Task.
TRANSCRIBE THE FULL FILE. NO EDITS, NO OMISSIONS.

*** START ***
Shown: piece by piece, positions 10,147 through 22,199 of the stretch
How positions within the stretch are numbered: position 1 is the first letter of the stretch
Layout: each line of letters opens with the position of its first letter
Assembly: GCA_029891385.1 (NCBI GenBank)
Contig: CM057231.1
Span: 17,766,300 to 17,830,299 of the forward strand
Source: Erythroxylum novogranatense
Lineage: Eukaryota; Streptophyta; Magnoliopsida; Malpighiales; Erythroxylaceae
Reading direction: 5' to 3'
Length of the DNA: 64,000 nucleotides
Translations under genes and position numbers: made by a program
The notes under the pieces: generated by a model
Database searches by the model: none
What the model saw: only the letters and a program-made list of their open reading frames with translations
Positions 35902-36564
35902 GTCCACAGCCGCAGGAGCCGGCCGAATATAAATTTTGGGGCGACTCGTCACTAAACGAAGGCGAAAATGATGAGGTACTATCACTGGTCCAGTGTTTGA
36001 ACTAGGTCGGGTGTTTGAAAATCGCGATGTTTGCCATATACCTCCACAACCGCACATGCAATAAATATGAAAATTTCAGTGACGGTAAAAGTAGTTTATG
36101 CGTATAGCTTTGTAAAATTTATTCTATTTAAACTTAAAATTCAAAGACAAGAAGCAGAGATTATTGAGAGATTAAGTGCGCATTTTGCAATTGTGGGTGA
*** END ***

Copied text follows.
Shown: piece by piece, positions 10,147 through 22,199 of the stretch
How positions within the stretch are numbered: position 1 is the first letter of the stretch
Layout: each line of letters opens with the position of its first letter
Assembly: GCA_029891385.1 (NCBI GenBank)
Contig: CM057231.1
Span: 17,766,300 to 17,830,299 of the forward strand
Source: Erythroxylum novogranatense
Lineage: Eukaryota; Streptophyta; Magnoliopsida; Malpighiales; Erythroxylaceae
Reading direction: 5' to 3'
Length of the DNA: 64,000 nucleotides
Translations under genes and position numbers: made by a program
The notes under the pieces: generated by a model
Database searches by the model: none
What the model saw: only the letters and a program-made list of their open reading frames with translations
Positions 35902-36564
35902 GTCCACAGCCGCAGGAGCCGGCCGAATATAAATTTTGGGGCGACTCGTCACTAAACGAAGGCGAAAATGATGAGGTACTATCACTGGTCCAGTGTTTGA
36001 ACTAGGTCGGGTGTTTGAAAATCGCGATGTTTGCCATATACCTCCACAACCGCACATGCAATAAATATGAAAATTTCAGTGACGGTAAAAGTAGTTTATG
36101 CGTATAGCTTTGTAAAATTTATTCTATTTAAACTTAAAATTCAAAGACAAGAAGCAGAGATTATTGAGAGATTAAGTGCGCATTTTGCAATTGTGGGTGA